I am not saying that the demand will be earth shattering perhaps, but enough to give windows 8 tablets enough momentum to keep growing. Microsoft is a persistent company. It took them what? 10 years to get the desktop gui OS right, but look at the market share of Windows on the desktop.

I'm not doubting Microsoft's persistence. They have always been good at throwing large sums of money at problems in order to resolve them. Any other company would have long gone bust had they so messed up as Microsoft sometimes did (e.g. Zune).

I doubt MS are going to command the tablet market like they do with the desktop, but brushing them off may be premature.

I'm not brushing off Microsoft here - I never said that or even hinted at it. What I said was:
If these leaked materials are accurate, I see a bad awakening for Asus in the coming months...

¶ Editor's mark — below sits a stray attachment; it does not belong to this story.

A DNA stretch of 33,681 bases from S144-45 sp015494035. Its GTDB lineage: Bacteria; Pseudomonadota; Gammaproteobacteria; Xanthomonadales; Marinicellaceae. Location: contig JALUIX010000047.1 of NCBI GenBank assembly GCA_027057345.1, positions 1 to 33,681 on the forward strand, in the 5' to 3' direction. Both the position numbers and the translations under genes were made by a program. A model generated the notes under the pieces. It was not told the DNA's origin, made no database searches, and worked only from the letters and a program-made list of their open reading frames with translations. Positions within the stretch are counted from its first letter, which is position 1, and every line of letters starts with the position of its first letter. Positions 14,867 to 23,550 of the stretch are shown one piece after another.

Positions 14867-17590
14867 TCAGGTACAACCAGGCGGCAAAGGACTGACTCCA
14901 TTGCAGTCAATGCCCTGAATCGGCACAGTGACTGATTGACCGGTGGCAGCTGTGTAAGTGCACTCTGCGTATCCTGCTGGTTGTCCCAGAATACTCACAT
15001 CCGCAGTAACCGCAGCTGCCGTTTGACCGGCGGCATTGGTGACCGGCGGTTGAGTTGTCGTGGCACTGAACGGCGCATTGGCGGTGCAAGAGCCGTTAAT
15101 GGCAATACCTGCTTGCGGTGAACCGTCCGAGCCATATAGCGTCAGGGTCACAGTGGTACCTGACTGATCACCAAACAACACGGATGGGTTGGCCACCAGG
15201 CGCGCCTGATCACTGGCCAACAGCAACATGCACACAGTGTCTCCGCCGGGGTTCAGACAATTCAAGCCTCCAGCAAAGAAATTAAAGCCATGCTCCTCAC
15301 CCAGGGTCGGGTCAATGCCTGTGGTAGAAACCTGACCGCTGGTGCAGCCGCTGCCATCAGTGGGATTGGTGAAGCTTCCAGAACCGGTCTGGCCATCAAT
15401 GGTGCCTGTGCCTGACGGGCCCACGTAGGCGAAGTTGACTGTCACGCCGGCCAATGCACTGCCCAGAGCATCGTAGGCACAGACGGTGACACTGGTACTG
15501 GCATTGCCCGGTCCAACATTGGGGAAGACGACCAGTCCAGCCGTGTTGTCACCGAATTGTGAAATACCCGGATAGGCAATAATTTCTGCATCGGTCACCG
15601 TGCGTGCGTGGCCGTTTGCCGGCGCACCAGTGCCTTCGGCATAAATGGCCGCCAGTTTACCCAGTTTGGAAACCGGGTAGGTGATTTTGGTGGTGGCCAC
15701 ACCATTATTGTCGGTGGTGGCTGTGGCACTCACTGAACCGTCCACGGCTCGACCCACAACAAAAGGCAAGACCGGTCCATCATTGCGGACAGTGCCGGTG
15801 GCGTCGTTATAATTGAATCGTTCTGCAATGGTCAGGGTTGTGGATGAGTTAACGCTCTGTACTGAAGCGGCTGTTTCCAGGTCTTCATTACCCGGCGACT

Reply Score: 1

Money and quality
by jessesmith on Tue 18th Sep 2012 18:22 UTC
jessesmith
Member since:
2010-03-11

Lots of people will buy this because it's priced so high. Most people assume cost equates quality and will want the high end tablet.
Personally, rather than buy a docking station and a $600 tablet, I'd buy a low-end laptop and a new desktop box.

Reply Score: 3

RE: Money and quality
by earksiinni on Tue 18th Sep 2012 18:38 UTC in reply to "Money and quality"
earksiinni Member since:
2009-03-27

Agreed.

Reply Score: 2

RE: Money and quality
by Earl C Pottinger on Tue 18th Sep 2012 20:53 UTC in reply to "Money and quality"
Earl C Pottinger Member since:
2008-07-12